On May 12, 2016, the federal Occupational Safety and Health Administration (OSHA) amended its recordkeeping rules. While the amendment did not change the basics of recordkeeping, OSHA announced three significant initiatives.
First, employers that are currently required to keep records must submit recordkeeping information to OSHA electronically, which OSHA will then make public on its website with the idea of shaming employers with poor safety records.
|January 1, 2017||250 or more employees||Submit Form 300A for 2016 by July 1, 2017|
|Certain industries with more than 20 but fewer than 250 employees||Submit Form 300A for 2016 by July 1, 2017|
|January 1, 2018||250 or more employees||Submit Forms 300A, 300 and 301 for 2017 by July 1, 2018|
|Certain industries with more than 20 but fewer than 250 employees||Submit Form 300A for 2017 by July 1, 2018|
|January 1, 2019 and annually thereafter||All employers||All forms must be submitted by March 2|
Second, effective November 1, 2016, employers must establish a reasonable procedure for employees to report work-related injuries and illnesses promptly and accurately. OSHA may cite an employer if it finds that an employer’s procedure would deter or discourage a reasonable employee from reporting an injury or illness. In addition, employers must inform their employees (1) of the procedure for reporting, (2) of their right to report injuries and illnesses, and (3) that employers are prohibited from discharging or otherwise discriminating against an employee for such reporting. The amended rule repeats that employers may not discharge or discriminate against an employee – which is already specifically included within the OSH Act (Section 11(c)). So why is this duplicative procedure needed? According to OSHA:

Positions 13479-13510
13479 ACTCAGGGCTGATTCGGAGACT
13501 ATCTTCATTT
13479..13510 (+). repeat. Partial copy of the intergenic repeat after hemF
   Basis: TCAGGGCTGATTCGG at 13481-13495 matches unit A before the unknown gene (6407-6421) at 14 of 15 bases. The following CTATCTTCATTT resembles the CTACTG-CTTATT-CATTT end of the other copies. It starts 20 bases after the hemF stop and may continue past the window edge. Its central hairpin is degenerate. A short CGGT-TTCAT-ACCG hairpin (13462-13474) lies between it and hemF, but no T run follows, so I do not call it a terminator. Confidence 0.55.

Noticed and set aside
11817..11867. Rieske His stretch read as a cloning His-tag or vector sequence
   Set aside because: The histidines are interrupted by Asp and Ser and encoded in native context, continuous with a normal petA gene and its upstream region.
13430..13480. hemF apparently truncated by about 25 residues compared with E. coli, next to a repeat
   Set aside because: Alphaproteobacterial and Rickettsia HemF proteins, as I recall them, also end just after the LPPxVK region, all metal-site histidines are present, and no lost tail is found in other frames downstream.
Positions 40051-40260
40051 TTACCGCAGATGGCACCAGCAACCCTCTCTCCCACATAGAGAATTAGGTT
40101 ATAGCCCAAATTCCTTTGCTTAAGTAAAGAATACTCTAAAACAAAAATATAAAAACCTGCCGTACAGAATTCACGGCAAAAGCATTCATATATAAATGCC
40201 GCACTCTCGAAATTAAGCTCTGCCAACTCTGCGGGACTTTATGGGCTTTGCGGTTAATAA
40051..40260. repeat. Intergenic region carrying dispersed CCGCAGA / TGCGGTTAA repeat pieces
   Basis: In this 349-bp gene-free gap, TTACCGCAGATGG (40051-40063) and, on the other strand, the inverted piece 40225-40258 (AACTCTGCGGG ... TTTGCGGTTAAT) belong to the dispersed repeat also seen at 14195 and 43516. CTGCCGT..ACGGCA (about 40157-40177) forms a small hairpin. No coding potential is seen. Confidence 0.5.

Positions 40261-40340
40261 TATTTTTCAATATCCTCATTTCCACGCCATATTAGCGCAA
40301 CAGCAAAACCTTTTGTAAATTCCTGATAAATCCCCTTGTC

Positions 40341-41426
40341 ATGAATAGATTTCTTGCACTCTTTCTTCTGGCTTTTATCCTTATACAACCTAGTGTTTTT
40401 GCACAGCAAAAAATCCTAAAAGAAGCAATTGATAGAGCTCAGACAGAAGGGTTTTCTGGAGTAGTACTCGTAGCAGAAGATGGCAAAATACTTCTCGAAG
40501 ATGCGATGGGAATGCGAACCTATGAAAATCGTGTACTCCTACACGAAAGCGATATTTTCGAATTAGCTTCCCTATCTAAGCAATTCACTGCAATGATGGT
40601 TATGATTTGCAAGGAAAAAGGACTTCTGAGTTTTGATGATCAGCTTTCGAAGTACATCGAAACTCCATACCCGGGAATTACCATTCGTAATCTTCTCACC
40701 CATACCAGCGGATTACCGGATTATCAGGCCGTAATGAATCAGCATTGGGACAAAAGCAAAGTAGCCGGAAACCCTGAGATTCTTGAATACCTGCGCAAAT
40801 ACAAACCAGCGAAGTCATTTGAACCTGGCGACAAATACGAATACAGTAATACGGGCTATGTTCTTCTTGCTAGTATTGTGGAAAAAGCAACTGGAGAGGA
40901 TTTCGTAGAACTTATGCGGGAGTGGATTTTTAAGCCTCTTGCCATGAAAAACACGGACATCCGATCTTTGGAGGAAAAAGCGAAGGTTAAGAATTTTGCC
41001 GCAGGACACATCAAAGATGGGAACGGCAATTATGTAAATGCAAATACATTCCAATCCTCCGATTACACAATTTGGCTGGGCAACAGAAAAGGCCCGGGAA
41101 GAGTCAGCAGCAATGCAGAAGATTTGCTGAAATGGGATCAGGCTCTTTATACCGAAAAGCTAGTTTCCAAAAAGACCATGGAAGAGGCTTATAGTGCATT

OSHA may not act under that section [11(c)] unless an employee files a complaint … within 30 days of the retaliation. Under the final rule, OSHA will be able to cite an employer for retaliation even if the employee did not file a complaint, or if the employer has a program that deters or discourages reporting through the threat of retaliation.
Third, under the guise of enforcing its recordkeeping rule, OSHA announced it will scrutinize post-accident drug testing and safety incentive programs. The recordkeeping rule does not mention either. However, if OSHA believes a drug testing or incentive program deters reporting, it will issue a citation (even if there has not been an employee complaint). OSHA believes that “drug testing policies should limit post-incident testing to situations in which employee drug use is likely to have contributed to the incident and for which the drug test can accurately identify impairment caused by drug use.” Given this, OSHA would likely view automatic post-accident testing as something that would cause a reasonable person to be hesitant to report an injury or illness or retaliation.
OSHA also believes that employee incentive programs inherently deter or discourage employees from reporting injuries and illnesses. Rather than put anything into a rule, OSHA noted in its FAQ section that:
The rule does not prohibit incentive programs. However, employers must not create incentive programs that deter or discourage an employee from reporting an injury or illness. Incentive programs should encourage safe work practices and promote worker participation in safety-related activities.
While the plain language of the rule does not mention, let alone prohibit, incentive programs, OSHA has made clear its belief that such programs deter and discourage employees from reporting.